Did anyone catch yesterday's sermon on EWTN? I saw it on the web last night. The homilist was a priest from a Pro-Life group. He was brilliant. In his sermon he specifically called out Bishop Lynch for his silence and unwillingness to minister either Terry or her parents through this ordeal. And said that Bishop Lynch forbade his priests to minister to them.

He asked us to pray for all of our bishops and clergy that they may regain the zeal of Jesus Christ in these matters.

I don't know if it is available on the EWTN site archive. Worth a browse if it is.

michigancatholic

Tom, better watch what you spend. You might have to do a cost-benefit analysis on yourself. Then where would you be??

Some people have no grasp of philosophy, I swear.

The only thing worse than a nation which kills its citizens is one that convinces them that their all F******** ARISTOTLE.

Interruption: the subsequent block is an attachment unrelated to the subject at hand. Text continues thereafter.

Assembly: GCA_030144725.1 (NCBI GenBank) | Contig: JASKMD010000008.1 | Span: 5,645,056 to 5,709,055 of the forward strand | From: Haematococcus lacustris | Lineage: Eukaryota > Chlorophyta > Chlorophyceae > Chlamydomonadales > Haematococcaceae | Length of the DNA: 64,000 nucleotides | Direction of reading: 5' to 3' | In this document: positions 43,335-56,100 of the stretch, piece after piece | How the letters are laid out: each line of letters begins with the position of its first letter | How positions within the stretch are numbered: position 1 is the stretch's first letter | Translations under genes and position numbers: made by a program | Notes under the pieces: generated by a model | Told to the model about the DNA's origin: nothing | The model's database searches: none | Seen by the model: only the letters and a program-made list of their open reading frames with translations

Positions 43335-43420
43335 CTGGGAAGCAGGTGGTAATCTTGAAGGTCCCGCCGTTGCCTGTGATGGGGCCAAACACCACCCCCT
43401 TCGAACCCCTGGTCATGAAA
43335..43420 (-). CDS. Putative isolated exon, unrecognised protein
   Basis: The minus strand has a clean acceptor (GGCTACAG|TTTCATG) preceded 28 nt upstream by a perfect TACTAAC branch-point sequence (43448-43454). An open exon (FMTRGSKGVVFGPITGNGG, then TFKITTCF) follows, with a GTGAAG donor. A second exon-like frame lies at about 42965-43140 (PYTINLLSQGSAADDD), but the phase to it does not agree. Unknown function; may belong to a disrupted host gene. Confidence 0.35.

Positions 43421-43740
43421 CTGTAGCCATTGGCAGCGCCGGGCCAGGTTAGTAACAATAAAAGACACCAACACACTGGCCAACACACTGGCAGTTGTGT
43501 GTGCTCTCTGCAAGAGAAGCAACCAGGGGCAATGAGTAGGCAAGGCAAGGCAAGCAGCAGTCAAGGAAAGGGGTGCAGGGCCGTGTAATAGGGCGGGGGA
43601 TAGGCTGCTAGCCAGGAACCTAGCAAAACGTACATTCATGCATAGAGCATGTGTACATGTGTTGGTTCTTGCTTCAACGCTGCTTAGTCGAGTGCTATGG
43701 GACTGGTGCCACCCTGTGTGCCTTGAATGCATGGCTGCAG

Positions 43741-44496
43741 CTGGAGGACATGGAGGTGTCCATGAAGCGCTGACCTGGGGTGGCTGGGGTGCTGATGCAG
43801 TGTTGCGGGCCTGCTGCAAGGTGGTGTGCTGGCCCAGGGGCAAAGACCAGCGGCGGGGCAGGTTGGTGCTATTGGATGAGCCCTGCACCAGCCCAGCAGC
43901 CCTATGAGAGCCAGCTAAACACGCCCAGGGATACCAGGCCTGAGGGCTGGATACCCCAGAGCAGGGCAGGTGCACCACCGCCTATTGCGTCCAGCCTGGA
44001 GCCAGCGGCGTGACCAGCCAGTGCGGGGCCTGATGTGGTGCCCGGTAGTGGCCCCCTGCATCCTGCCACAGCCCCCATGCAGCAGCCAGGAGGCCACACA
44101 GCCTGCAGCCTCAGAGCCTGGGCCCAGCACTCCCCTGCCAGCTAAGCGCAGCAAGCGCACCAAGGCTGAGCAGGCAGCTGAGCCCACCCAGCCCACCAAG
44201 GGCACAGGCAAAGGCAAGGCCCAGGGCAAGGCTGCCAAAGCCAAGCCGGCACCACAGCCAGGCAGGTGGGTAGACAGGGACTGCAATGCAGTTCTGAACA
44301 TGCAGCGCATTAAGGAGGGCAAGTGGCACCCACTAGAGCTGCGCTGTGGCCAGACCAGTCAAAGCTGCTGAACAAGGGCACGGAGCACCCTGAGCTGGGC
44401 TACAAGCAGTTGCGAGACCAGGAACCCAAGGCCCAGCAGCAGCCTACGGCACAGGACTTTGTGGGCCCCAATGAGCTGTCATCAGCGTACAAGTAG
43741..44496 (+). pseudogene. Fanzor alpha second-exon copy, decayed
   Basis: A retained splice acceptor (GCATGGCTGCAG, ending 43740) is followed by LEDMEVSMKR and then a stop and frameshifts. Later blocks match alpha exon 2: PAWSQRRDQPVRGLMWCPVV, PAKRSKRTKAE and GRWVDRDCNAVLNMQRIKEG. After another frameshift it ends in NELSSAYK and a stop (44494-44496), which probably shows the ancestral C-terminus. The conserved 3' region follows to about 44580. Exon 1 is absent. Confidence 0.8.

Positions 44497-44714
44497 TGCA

Go find yourself a nice copy of Dick, Jane and Sally and leave the rest of us alone.

mayangrl

Eileen,

As for governments actively killing their citizens, it is something we already do very well.

G-Man

Tom Kelty says: "Then learn that the main criterion for benefit can not be the mere prolongation of physical life because life is not an absolute good."

But this doesn't come even close to following. Just because something isn't an absolute good doesn't mean it can't be the main criterion for something.

Presumably what you mean is that the fact that something promotes physical life doesn't trump everything else; but no one ever said that it did. If, on the other hand, what you mean is that physical life doesn't count for anything at all, that without spiritual benefit there's no benefit at all, then you're essentially denying that we're animals and embracing instead the gnostic view that we're souls trapped in bodies.